1. Save 10 cents from every R1 you earn. If you put away at least 10 percent of your income as part of a long-term savings plan, there is a good chance that you will have a financially secure future and be able to attain your financial goals.
2. Put 10 percent of every pay increase towards savings, particularly long-term savings such as a retirement plan. If you are employed and belong to a retirement fund, your contributions will increase automatically in proportion to your pay rises. This will help ensure that you stay well ahead of inflation.
3. Use the “Can I sleep?” judgment when making investments. An investment is too risky if you are going to lie awake at night worrying about it.
4. Diversify your investments. Never invest more than five percent of your assets in a narrow investment (for example, a specialist unit trust fund such as an emerging company one) or in an unregulated investment. Diversifying your investments will ensure you don’t lose everything if one investment bombs out. Many people who invested all their assets in major scams such as Master bond lost everything, and the same thing can happen in the regulated market if you put all your money into one sector . just consider how the information technology bubble burst in 2000.
5. Be extremely cautious if the returns promised on an investment exceed what is generally available. If they sound too good to be true, they probably are. It usually means the investment is too ambitious in its claims, too risky, or simply a scam.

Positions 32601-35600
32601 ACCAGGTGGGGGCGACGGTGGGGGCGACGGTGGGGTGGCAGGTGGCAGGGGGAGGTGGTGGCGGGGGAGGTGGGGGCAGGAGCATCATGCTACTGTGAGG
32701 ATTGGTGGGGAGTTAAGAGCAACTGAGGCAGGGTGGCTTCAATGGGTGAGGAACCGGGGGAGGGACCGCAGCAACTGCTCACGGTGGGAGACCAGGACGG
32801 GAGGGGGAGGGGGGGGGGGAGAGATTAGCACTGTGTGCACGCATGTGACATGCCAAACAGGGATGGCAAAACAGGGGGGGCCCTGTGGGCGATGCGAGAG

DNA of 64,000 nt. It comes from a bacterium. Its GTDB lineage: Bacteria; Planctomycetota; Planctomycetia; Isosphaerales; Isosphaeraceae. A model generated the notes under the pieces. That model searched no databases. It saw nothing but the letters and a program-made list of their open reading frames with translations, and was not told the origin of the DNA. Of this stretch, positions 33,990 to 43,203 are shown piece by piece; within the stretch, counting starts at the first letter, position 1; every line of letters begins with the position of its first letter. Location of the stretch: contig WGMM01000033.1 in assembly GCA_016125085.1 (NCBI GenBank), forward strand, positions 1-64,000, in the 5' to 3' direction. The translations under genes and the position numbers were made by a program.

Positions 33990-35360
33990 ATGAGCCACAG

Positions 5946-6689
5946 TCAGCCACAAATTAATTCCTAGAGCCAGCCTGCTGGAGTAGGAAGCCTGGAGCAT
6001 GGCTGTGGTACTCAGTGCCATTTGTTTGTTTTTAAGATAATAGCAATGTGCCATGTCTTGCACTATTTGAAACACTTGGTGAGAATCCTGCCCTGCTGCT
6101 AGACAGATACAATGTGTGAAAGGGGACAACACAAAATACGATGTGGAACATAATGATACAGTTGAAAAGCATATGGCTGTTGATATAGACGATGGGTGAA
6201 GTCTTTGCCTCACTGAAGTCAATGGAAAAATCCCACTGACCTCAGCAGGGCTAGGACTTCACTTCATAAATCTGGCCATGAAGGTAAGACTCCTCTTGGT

6. Know the difference between effective and nominal interest rates. Normally, banks will quote you a nominal interest rate when lending you money, but a higher, effective interest rate when you invest money. The nominal interest rate is the simple rate. The effective rate is calculated by compounding the interest earned or charged.
7. Check whether the interest you are being paid is credited monthly, quarterly or annually. Say you invest R10 000 for 10 years. If you receive interest at 10 percent credited annually, you will get a total return of R25 937. If it is credited monthly, you will receive R27 070.
8. How do you decide whether you should invest directly in shares? Simple. If you haven’t got the time to learn about stock markets, to follow the progress of companies or to track your portfolio, rather invest in unit trust funds and/or life assurance endowment policies that have shares as their underlying investments.
9. If you do invest directly in shares, your two most important considerations should be ensuring that you have a properly diversified selection of shares across the stock market sectors to reduce risk, and regularly rebalancing your portfolio. When a share rises in price, you should consider selling some, but not all, of these shares, so that you make a profit, but your overall portfolio remains proportionally the same as it was when you started. By doing this, you’ll be able to reap further profits if the share price continues to rise.
and Learn about Shares Articles
and Learn about Shares Books